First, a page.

Filtering by Tag: Japanese food

Ganmodoki Recipe

Added on by the ikebana shop.

"Ganmodoki" can be loosely translated as "that which resembles goose".  Not a very appetizing name eh?  But it is quite yummy.  Ganmodoki is one kind of "shoujin-ryori" (精進料理), the food that Zen monks eat.  They do not eat meat and so they have this kind of food made from tofu and other non-meat ingredients.

Portuguese filhós.  (Click to see source.)

Portuguese filhós. (Click to see source.)

n the Kansai region, this dish is also called "Hiryouzu" (飛龍頭)...literally translated as "flying dragon head"...but really, it is just the Japanese phonetic equivalent for the Portuguese snack called "filhós" -- a kind of fritter made from flour, eggs and, oftentimes, pumpkin.  In Portugal, they are a traditional Christmas dessert. 

They do look similar!


Our version of this dish uses ingredients readily available in Halifax (and North America, in general) whilst hopefully still preserving its Japanese-ness.  It brings together simple yet savoury ingredients including shrimp, bacon, green onions and mushroom, all in a tofu base. The tofu's neutral flavour helps tone down the intensities of each filling, while allowing their distinct flavours to come out and be appreciated. These patties are also highly versatile; you can customize your ganmodoki with the ingredients of your choice.  Once you master the base, make it your own and experiment with different ingredients. The possibilities are endless! 

Ingredients (makes about 10-12 fritters):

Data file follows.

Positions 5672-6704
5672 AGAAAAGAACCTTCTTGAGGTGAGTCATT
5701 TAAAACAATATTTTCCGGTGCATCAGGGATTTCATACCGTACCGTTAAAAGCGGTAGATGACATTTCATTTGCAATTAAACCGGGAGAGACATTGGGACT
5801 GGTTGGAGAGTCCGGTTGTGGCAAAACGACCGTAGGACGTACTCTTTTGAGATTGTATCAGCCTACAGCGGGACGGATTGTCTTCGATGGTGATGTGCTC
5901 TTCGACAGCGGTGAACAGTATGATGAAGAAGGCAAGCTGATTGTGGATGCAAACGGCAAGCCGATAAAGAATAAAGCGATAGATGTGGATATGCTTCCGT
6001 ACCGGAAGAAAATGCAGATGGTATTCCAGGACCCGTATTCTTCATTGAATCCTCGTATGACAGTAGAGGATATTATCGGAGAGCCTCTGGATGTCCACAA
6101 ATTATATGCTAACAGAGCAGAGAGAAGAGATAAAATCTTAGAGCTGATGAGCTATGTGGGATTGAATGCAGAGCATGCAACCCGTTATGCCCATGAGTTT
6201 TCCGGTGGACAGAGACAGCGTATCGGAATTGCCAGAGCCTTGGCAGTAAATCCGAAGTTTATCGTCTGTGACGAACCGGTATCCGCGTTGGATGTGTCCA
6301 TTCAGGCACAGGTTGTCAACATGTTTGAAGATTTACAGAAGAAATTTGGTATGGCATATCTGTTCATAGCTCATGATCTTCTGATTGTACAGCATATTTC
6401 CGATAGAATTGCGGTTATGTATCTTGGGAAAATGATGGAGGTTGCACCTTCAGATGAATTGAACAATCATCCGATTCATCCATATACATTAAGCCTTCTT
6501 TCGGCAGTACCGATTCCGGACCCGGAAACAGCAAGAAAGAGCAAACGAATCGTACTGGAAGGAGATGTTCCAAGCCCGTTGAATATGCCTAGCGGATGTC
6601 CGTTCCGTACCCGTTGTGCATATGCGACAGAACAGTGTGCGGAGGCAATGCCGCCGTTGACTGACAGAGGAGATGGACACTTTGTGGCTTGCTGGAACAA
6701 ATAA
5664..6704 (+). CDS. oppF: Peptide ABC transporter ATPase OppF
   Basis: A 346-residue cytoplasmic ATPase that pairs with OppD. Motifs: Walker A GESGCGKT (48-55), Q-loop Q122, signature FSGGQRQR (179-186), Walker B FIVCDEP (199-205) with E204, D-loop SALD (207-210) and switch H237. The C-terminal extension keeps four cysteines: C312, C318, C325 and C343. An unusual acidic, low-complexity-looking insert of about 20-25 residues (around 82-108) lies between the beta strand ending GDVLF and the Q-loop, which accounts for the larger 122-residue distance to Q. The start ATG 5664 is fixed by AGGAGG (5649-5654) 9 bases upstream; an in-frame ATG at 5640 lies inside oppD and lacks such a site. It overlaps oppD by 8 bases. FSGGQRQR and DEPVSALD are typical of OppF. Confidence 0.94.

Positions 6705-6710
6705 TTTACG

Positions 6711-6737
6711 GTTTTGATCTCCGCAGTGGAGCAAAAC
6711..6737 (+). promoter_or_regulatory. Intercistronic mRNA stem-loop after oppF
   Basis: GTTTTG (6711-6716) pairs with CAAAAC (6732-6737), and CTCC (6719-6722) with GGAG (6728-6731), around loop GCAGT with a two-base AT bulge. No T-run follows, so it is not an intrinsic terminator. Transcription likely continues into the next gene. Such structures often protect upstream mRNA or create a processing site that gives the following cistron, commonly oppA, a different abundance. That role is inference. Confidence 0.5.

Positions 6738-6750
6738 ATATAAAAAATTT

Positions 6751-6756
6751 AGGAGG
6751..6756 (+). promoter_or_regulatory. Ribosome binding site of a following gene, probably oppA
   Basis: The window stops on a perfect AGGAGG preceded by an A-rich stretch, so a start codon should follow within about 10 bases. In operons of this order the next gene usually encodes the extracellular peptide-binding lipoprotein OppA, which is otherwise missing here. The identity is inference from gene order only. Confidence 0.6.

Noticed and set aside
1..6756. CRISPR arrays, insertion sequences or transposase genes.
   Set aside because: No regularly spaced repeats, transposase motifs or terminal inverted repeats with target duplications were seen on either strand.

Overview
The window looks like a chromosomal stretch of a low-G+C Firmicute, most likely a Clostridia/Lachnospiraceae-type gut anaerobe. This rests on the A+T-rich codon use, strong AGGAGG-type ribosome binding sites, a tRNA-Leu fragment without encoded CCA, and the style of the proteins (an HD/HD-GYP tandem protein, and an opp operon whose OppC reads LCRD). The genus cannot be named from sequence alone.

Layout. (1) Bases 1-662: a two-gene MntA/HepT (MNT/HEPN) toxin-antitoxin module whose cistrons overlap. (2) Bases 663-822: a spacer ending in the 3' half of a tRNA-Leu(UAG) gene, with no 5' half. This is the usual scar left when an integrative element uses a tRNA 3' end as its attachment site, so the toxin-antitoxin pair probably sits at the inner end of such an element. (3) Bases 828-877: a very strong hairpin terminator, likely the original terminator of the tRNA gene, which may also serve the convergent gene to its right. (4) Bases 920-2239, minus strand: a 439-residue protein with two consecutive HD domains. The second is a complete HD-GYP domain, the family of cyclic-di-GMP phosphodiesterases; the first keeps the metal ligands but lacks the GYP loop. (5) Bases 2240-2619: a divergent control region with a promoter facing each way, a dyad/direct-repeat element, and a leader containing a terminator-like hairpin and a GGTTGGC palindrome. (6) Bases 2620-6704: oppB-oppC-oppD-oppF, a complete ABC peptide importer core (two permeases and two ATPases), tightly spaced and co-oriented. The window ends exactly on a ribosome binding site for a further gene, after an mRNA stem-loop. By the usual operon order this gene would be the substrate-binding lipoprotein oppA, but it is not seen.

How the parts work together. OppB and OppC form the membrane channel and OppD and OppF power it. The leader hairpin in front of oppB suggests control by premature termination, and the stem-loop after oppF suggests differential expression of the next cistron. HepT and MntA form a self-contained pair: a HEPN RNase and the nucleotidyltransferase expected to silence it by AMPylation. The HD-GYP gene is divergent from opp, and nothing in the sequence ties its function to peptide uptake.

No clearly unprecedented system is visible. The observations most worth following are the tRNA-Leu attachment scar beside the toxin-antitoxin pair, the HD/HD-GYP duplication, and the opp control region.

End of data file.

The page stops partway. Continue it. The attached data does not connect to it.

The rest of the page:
The Fillings (finely chopped):
   fresh green onion
   fresh shiitake mushroom
   shrimp (pre-cook)
   bacon (pre-cook to crunchy!)
   fresh coriander leaves
   etc...

Cooking oil for deep frying

The Base:
   1 block [450g] tofu (firm) 
   1 egg
   2 tablespoons corn starch
   1 teaspoon sesame oil
   1 teaspoon soy sauce
   pinch or two of salt

The Dipping Sauce:
   soy sauce
   ginger

Procedure:

  1. Take tofu out of the pack and leave out for at least 30 minutes.  Excess water will come out.  Discard the excess water.
  2. Beat the egg.
  3. In a mixing bowl, mash the tofu with a whisk or with your hands (recommended).  
  4. Add the other Base ingredients: egg, corn starch, sesame oil, soy sauce, and salt... plus, your preferred Fillings.  Continue mixing.  If it seems watery, you can add more corn starch.
  5. Form into mini-fishcake-like patties.
  6. Deep fry until light brown.  Careful not to over-fry or else the outer layer becomes tough.
  7. Make the sauce by grating a bit of ginger and mixing it with soy sauce in a sauce dish. 

 

Itadakimasu!

Japanese Home Cooking Workshop: Ganmodoki

Added on by the ikebana shop.

This is our pilot (trial?) Japanese home-cooking workshop!

We thought: Why not introduce Japanese food?  ...the ones that are not well-known outside of Japan.  Of course, you can always search up the recipe online but wouldn't it be more fun to have someone show you how it's done? :-)  Besides, you might not be able to find all the authentic Japanese ingredients in Halifax.  Our big advantage: we know how it should taste like!  So we will suggest appropriate substitutes and still remain true to the spirit of the cuisine.

We will introduce "Ganmodoki" (がんもどき) in our first workshop.  

 
 

"Ganmodoki" can be loosely translated as "that which resembles goose".  Not a very appetizing name eh?  But it is quite yummy.  Ganmodoki is one kind of "shoujin-ryori" (精進料理), the food that Zen monks eat.  They do not eat meat and so they have this kind of food made from tofu and other non-meat ingredients.